Out of dire straits
CAI MENG/CHINA DAILY
China and the US signal crucial cooperation to address the climate crisis
The recent agreement between China and the United States to cooperate on climate change is a very welcome development. We should recall how China-US cooperation was pivotal to the successful global negotiation of the Paris Agreement in 2015. Now, such cooperation is vital to the successful implementation of the Paris Agreement.
The climate situation is more dire than in 2015. The climate dangers continue to mount and accelerate. The Earth's average temperature has been rising by around 0.2 C per decade, but in the recent 10 to 20 years, by an even higher rate, perhaps up to 0.3 C per decade. The Earth is currently 1.2 C warmer than the pre-industrial average temperature, and could exceed the 1.5 C threshold within a few years.
The need for global action is urgent. Fortunately, most of the major economies of the world now recognize that essential fact. China, the European Union, Japan, the Republic of Korea, the US, and others, have all recently committed to reach net-zero emissions of greenhouse gases by around mid-century. China's commitment is to do so before 2060 at the latest.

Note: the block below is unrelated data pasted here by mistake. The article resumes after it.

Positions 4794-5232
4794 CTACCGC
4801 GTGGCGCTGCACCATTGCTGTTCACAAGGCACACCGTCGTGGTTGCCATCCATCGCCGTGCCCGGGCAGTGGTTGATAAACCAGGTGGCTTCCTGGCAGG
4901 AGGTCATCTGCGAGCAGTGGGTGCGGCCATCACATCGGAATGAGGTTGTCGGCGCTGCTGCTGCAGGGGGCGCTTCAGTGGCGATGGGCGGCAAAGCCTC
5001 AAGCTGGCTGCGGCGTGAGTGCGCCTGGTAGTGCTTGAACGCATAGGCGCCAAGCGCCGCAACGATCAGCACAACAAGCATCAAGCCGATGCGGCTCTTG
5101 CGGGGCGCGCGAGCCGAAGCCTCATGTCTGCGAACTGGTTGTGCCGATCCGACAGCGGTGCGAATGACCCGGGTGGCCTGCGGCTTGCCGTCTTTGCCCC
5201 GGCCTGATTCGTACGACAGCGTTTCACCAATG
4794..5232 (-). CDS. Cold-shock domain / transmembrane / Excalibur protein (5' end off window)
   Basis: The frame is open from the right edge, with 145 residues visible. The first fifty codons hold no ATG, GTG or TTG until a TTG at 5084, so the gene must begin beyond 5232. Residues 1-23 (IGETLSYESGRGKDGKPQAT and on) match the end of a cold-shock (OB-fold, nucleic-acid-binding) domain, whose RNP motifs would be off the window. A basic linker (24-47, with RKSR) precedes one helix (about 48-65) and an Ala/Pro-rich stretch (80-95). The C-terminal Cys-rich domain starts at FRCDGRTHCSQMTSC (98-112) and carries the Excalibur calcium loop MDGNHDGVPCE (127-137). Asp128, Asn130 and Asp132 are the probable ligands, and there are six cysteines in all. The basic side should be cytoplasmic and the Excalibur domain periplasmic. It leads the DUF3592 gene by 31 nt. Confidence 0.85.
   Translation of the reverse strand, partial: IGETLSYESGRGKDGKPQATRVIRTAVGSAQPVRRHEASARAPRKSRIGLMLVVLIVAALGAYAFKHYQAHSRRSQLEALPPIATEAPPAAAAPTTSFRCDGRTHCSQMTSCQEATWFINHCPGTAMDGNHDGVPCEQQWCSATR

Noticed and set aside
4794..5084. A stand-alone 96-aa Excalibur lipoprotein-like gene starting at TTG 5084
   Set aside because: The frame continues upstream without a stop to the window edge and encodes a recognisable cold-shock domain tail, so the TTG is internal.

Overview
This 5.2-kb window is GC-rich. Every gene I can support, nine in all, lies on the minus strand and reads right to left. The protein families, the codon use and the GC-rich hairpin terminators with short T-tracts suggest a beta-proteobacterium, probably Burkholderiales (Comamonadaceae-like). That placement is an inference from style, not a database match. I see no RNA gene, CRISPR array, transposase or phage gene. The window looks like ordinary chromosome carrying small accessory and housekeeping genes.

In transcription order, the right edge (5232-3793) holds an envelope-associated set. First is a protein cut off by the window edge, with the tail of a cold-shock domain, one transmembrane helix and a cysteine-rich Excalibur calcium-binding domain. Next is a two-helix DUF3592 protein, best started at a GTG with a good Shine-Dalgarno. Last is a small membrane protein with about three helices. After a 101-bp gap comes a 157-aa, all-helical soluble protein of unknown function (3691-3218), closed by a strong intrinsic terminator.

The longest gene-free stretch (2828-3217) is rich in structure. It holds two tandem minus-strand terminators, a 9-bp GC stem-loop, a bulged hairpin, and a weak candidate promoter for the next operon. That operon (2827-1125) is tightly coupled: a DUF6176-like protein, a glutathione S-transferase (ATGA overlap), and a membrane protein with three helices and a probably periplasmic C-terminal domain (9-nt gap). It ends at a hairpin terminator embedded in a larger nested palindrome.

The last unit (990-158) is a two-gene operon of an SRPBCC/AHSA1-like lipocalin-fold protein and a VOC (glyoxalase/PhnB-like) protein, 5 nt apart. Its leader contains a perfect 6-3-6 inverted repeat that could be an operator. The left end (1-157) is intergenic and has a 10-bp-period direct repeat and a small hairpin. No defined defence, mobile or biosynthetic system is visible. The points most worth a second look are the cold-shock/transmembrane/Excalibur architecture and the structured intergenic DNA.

I believe that the major countries will soon agree that the entire world can and should reach net-zero emissions even faster, by 2050 at the latest. There are two reasons why the agreed timeline to net-zero emissions is likely to be moved forward. The first is that the climate threats are even more dangerous than widely believed. The second is that the technological options to reach net-zero emissions are even better than widely realized.
Climate-related disasters are occurring in many forms. Hurricanes, droughts, floods, heat waves and forest fires are all becoming more intense and dangerous. Ominously, the sea level could rise by several meters as a result of the partial disintegration of the ice sheets of Antarctica and Greenland. Such a massive sea level rise would be utterly devastating to coastal societies around the world.
At the same time, the ability to reach net-zero greenhouse gases emissions is also easier than has been supposed until recently. Technological advances will enable the world to shift decisively from fossil fuels to zero-carbon energy by mid-century, and at very modest cost as a share of national income. The key is for all of the major economies to work out a clear transition pathway to zero-carbon energy.
The key to worldwide decarbonization lies in six main steps. First, all new power generation should be based on zero-carbon sources: solar, wind, hydro, nuclear, geothermal and others, and fossil-fuel-based power generation should be phased out. Second, transport should be electrified, with battery electric vehicles replacing those with internal combustion engines. Third, buildings should utilize electricity rather than fossil fuels for purposes of heating and cooking. Fourth, zero-carbon electricity should be used to produce other green fuels, such as hydrogen, for use in industry. Fifth, digital technologies such as smart grids should be deployed to conserve energy. Sixth, diets should shift toward more plant proteins and less animal proteins, for better health and to reduce the pressure on the environment.